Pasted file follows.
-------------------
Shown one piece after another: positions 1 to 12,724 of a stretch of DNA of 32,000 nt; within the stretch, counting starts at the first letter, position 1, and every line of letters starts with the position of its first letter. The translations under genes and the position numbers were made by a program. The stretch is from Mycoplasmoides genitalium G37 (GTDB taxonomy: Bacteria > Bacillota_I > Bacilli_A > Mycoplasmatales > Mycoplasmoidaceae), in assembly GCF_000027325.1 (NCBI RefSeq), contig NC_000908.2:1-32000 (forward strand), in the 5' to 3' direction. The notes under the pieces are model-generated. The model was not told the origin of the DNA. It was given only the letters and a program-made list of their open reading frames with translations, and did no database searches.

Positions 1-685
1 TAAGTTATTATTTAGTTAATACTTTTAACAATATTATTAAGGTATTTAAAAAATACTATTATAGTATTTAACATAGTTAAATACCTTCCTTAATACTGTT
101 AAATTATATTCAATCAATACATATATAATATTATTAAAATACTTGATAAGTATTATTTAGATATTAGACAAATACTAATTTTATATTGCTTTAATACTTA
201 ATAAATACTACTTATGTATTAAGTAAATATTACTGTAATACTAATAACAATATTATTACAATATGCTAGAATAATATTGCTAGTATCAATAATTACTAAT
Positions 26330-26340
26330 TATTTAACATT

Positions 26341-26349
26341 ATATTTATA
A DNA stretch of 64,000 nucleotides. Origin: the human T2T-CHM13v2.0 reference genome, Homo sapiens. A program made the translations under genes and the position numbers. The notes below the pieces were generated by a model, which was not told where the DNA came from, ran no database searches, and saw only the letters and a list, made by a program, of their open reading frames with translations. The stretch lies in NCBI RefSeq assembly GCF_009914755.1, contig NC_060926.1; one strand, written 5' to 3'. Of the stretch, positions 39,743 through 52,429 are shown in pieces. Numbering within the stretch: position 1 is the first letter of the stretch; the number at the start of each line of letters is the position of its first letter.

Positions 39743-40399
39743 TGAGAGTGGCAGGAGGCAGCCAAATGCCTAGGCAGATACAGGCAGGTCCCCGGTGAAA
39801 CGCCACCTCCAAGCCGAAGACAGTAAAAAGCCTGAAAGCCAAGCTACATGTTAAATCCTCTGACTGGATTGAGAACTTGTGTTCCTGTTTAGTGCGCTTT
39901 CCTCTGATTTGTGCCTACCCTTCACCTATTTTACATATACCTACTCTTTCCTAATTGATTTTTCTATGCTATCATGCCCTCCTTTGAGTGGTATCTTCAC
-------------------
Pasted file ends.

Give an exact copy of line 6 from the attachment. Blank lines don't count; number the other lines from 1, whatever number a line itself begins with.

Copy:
Positions 26330-26340